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Sri Lanka - Smallholder Rubber Rehabilitation and Fourth Tree Crops Projects (English)

The Smallholder Rubber Rehabilitation (SRR) Fourth Tree Crops Projects was implemented. Both projects were rated unsatisfactory. The Bank played an important supporting role in the fulfillment of the project. The objectives and approach proposed by the Bank were generally sound. Bank supervision, and technical support increased the transparency of the privatization process, and certain project financed investments may have made the estates more attractive to private investors. A comprehensive strategy, organized around a logical framework, is required in order to: i) generate sustainable growth, and ii) improve the welfare of those who earn a living from the tree crops sector. These ultimate objectives can only be achieved by galvanizing the sector via improved technology and increased factor productivity, and by competing more effectively in international markets. Success with regard to these intermediate objectives in turn requires a significant injection of capital, investment in human resources ("putting people first"), along with the reliance on the industry's global expertise, and elimination of wasteful practices.

Details

  • Document Date

    1995/06/30

  • Document Type

    IEG Evaluation

  • Report Number

    14760

  • Volume No

    1

  • Total Volume(s)

    1

  • Country

    Sri Lanka,

  • Region

    South Asia,

  • Disclosure Date

    2010/07/01

  • Disclosure Status

    Disclosed

  • Doc Name

    Sri Lanka - Smallholder Rubber Rehabilitation and Fourth Tree Crops Projects

  • Keywords

    Economic Rate of Retum;economic and financial analysis;African Management Services Company;investment in human resources;real effective exchange rate;tree crop;social and institutional;privatization of state;privatization of ownership;availability of fund;cost of labor;primarily due;improvements in health;social welfare objective;construction of latrine;structural adjustment loan;sectoral adjustment loan;weights and measure;transfer of ownership;center for woman;short term liquidity;effects on wage;grants to farmer;level of support;process of privatization;case for privatization;movement of labor;Exchange rate policies;exchange rate policy;rate of growth;social welfare services;rates of return;long term lease;privatization of management;scarcity of labor;social welfare program;average annual output;hectares of land;credit agreement;private management;cultivation practice;privatization strategy;project costing;ethnic conflict;privatization process;beneficiary participation;private managers;annual production;external assistance;export revenue;financial control;coconut research;political factor;commodity price;high wage;beneficiary survey;equity stake;private capital;financial datum;desiccated coconut;demographic indicator;foreign participation;democratic socialist;world price;export duties;labor shortage;natural rubber;Advisory services;rising debt;labor issue;net impact;political confrontation;commercial bank;socio-economic status;agricultural enterprise;institutional strengthening;financial impact;government intervention;government management;real wage;appraisal mission;export earnings;policy proposal;research specialist;management responsibility;successful privatization;estate management;agricultural economist;acceptable standard;brand name;decline of prices;agricultural sector;interesting case;international market;government corporation;terrorist activity;government revenue;potential output;logistical problems;output price;ongoing support;management companies;welfare benefit;financial statement;financial crisis;management performance;environmental aspect;political patronage;internal factor;open bid;rising cost;external borrowing;acceptable quality;appraisal reports;sector work;price stabilization;financial loss;privatization policy;urgent attention;environmental sensitivity;physical achievement;long-term investment;trade regime;estate sector;macroeconomic environment;government's policy;economic stabilization;institutional impact;family labor;coconut oil;provident fund;net sales;plantation management;financial return;resource cost;increase productivity;administrative support;green leaf;domestic consumption;incentive system;external shock;wage increase;rubber prices;social amenities;local value;drought conditions;leaf spot;political clout;civil unrest;surplus labor;counterpart fund;employment guarantee;fungal disease;research institute;farm model;project impact;investment program;administrative capacity;producer incentive;work rule;security concern;voting right;field trip;auction system;vertical integration;excessive risk;year-round employment;cultural factor;export tax;daily wage;male worker;expected return;factor productivity;marketing specialist;external investor;extension service;opportunity cost;project yield;institutional objectives;Management Systems;private company;political interference;wage determination;financial analyst;government grant;investment cost;private producer;vested interests;adequate incentives;down-side risk;rural population;long-term planning;ad valorem;political sensitivity;equity share;debt-equity ratio;sales tax;creative accounting;production cost;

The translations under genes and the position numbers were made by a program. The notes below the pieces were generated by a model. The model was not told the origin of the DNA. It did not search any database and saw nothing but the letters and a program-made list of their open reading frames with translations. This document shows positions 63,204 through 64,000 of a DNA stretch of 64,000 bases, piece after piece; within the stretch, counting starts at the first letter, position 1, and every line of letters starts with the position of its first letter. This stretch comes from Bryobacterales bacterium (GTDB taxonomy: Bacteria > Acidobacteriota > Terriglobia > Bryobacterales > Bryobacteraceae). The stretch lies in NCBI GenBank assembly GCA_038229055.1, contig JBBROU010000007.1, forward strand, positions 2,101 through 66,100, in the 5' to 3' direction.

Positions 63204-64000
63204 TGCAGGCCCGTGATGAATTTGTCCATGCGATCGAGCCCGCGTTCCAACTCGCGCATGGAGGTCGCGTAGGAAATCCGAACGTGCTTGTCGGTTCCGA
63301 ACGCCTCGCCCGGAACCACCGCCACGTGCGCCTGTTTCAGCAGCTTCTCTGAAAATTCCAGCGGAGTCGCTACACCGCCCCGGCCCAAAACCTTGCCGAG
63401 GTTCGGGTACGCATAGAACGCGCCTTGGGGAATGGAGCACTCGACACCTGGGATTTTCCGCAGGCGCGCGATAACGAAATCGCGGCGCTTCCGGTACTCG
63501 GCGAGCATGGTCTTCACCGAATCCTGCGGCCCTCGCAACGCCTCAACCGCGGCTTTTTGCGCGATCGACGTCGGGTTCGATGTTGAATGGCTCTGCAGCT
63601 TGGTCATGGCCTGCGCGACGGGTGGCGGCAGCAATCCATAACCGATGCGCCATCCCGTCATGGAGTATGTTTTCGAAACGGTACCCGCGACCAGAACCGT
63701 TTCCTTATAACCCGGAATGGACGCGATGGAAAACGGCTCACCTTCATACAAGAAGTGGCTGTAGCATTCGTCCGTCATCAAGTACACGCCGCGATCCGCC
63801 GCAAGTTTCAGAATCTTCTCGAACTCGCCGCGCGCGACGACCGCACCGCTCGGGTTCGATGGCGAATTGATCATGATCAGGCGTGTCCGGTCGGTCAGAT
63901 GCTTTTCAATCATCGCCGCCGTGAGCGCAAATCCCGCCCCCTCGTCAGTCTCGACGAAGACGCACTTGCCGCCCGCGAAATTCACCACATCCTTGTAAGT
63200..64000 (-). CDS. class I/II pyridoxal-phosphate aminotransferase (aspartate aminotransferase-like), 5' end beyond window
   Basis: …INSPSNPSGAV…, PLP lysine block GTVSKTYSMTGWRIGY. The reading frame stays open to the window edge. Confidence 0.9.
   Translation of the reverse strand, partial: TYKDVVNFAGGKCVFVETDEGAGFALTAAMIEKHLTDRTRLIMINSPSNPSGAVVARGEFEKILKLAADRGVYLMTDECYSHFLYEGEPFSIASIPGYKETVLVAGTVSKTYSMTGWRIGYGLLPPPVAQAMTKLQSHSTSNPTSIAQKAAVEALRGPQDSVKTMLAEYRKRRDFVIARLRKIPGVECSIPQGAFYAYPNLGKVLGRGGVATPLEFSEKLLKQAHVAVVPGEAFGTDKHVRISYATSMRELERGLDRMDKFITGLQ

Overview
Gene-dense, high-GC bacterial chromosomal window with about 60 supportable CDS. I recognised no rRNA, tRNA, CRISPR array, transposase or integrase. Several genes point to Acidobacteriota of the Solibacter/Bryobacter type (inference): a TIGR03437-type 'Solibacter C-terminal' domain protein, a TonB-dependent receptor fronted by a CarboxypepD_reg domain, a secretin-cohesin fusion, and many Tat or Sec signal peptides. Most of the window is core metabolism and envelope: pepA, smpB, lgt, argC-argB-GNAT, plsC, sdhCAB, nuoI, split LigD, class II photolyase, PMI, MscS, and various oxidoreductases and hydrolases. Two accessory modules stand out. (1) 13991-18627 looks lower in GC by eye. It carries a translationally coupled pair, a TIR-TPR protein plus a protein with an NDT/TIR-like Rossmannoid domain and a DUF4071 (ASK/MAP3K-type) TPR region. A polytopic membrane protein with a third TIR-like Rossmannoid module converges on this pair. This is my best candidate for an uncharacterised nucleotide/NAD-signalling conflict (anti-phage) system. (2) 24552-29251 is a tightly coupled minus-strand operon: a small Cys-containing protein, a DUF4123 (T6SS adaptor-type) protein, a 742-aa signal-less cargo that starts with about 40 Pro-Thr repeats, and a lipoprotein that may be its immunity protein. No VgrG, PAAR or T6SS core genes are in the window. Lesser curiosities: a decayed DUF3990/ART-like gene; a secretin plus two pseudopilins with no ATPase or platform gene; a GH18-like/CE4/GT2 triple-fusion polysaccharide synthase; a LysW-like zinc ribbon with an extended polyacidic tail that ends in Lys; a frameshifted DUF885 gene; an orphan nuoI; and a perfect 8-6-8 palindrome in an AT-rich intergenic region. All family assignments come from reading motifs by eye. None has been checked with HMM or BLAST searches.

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Citation

Sri Lanka - Smallholder Rubber Rehabilitation and Fourth Tree Crops Projects (English). Impact Evaluation Report Washington, D.C. : World Bank Group. http://documents.worldbank.org/curated/en/577331468777292473/Sri-Lanka-Smallholder-Rubber-Rehabilitation-and-Fourth-Tree-Crops-Projects